When Real Madrid signed Luka Modric from Tottenham in the summer of 2012, they weren't exactly sure what they were getting or where he was going to fit. Jose Mourinho's team had won La Liga the previous season, and the midfield already included Xabi Alonso, Sami Khedira, Michael Essien, Mesut Ozil and Kaka.
Some Spanish media compared Modric to Johan Cruyff, largely because of the mop of hair. Others imagined him in midfield, while fretting over whether he had the physicality to hold his own in the trenches. Mourinho himself, facing the constraints of his most difficult season and preoccupied with finding the right mix, only began to start him -- and leave him on the pitch for 90 minutes -- in the new year.
For Modric, it was the curse of the jack-of-all-trades. By the following year, there was no question where he belonged: in the middle of the pitch, letting his football brain of a GPS work out the details. Real Madrid stormed to "La Decima," the club's 10th European Cup. One season later, he got hurt in November and only returned in March. In his absence, the team slipped from first to second place behind Barcelona, and they would never recover.
At this stage, there was little question -- Modric was the glue that held Madrid together, the fulcrum that balanced Sergio Ramos' crew at the back and the BBC up front. He was the team's most important player not named Cristiano, possibly alongside Ramos, whose intangibles weigh heavily.
The last two seasons culminated in two more Champions League titles. The difference is that Modric is now truly free. There's a genuine holding midfielder alongside him (Casemiro) as well as an intuitive, elegant passer (Toni Kroos) and a creative force who can invent football out of nothing (Isco).
Modric still does all these things; the difference is he doesn't have to. He can pick his spots, following the inputs and instinct of a footballing brain that simply works faster and more efficiently than most. He can go on mazy dribbling runs. He can track back to block passing lanes. And he can dictate as a traditional playmaker.
The legendary Dragan Stojkovic, the cult hero of Yugoslav football who dominated behind the Iron Curtain and was cruelly hacked down by injuries once he got his big move to the West, gave the Real Madrid star the highest compliment when he watched Modric as a kid. "I saw a small blond boy who played exactly like I would," Stojkovic said. That's a bit like having Warren Buffett tell a first-time investor, "Gee, I would have picked those very stocks."
Yet for all the cool and calm the 32-year-old Modric exudes -- he has been sent off just once in his career -- and for all the right choices he makes on the pitch in the white of Real, his parallel existence with Croatia is as chequered as their jersey. You would think, as the best player and team captain with 101 caps under his belt, Modric would be the team's emotional leader, the veteran hero universally loved and adored as they go into a World Cup playoff against Greece.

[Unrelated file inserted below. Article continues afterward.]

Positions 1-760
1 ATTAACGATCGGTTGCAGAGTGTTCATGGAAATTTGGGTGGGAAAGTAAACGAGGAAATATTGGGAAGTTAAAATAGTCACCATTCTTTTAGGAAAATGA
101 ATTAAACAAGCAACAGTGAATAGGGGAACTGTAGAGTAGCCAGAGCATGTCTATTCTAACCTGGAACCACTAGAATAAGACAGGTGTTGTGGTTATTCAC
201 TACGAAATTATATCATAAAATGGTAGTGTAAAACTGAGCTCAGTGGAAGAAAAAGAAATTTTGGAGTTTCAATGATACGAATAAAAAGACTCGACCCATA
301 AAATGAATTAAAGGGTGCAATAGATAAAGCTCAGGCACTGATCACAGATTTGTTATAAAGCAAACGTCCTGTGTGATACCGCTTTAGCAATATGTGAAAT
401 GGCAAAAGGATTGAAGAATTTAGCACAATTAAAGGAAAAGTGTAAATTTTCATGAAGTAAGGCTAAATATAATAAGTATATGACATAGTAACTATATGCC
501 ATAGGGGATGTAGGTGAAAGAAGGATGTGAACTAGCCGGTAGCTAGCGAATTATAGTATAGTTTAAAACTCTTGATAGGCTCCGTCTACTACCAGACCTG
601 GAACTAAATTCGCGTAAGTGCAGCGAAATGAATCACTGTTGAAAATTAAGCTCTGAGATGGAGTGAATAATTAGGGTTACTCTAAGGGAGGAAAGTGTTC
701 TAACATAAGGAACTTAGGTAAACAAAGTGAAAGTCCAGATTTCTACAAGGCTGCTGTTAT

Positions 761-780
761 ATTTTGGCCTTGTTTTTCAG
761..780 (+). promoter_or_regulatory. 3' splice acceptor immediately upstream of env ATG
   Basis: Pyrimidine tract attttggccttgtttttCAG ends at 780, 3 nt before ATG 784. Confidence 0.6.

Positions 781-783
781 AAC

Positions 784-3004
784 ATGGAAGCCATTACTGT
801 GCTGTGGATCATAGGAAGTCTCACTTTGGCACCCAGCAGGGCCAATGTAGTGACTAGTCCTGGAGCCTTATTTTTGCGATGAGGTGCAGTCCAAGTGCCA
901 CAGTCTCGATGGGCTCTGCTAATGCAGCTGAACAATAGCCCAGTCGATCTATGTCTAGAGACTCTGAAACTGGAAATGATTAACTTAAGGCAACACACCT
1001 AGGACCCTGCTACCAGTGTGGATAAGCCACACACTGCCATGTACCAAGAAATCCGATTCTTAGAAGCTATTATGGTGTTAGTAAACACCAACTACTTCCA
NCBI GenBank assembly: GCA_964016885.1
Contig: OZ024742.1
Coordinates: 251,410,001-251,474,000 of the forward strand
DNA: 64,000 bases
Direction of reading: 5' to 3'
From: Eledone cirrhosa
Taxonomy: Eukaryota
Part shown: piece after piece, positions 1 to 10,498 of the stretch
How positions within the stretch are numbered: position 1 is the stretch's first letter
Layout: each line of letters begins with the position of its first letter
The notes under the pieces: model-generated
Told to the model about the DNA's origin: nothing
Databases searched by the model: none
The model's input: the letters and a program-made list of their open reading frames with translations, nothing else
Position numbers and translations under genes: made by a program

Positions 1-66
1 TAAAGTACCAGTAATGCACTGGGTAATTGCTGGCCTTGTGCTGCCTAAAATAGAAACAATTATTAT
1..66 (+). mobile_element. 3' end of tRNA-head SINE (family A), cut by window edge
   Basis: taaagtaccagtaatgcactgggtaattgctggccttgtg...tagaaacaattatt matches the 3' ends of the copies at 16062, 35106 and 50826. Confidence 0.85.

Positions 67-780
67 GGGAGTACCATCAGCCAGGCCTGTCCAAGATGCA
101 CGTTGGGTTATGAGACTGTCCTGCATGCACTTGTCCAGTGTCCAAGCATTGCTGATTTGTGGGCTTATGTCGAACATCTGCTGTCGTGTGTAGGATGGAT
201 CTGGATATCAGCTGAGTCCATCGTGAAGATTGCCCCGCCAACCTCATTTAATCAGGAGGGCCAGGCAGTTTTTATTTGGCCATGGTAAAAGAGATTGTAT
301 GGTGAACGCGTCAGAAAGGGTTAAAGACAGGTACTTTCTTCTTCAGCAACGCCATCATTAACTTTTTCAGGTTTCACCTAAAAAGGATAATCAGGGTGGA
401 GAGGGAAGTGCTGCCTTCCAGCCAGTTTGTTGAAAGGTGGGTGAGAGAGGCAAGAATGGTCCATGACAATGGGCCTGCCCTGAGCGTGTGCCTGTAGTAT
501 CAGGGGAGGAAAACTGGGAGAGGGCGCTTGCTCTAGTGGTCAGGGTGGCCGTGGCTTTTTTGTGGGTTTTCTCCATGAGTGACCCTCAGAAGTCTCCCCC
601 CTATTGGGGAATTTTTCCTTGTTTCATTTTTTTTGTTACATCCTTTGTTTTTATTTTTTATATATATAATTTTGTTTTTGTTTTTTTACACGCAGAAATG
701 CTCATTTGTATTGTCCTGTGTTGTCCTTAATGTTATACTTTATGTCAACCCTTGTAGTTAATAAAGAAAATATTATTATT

Not quite, because should they make it to Russia, Modric will lead them burdened with a storm of distrust and ambivalence, most of it aimed toward him. It's to do with a long-running dispute at the heart of Croatian football, where a man named Zdravko Mamic exercised an outsized influence for most of the past two decades.
Chickens came home to roost at Euro 2016 against the Czech Republic, when Croatia fans -- angry at what they thought was inaction by the authorities and by their Football Association -- showered the pitch with flares.
The fans' anger at the time wasn't directed at the players, most of whom were seen as victims of circumstance, especially Modric. It was well known -- and later confirmed by court documents -- that Mamic had bankrolled a number of promising young players, including Modric, in exchange for a cut of their future earnings.
But perceptions changed last summer, when Modric was called to testify at Mamic's trial for embezzlement and tax fraud, which is ongoing. Modric recanted key parts of his previous testimony, saying he was "confused" at the time.
The backlash was intense. Modric had long been a hero on the pitch. Now, in the eyes of Mamic's critics, he was proving to be less than one off it.
Fair? There's a school of thought that says Modric should be allowed to be a footballer and nothing else, that he should not -- 15 years after the fact -- remain entangled in whatever web he was drawn into early in his career. But there's a counter-argument that says that if he wants to be as great off the pitch as he is on it, he needs to do the right thing.
Modric turned 32 in September. He has two, maybe three, years left at this level. Most likely, assuming Croatia get past Greece, this will be his final World Cup. It may also be his final chance to repair the relationship with those who, in spite of everything, will be cheering him on this summer.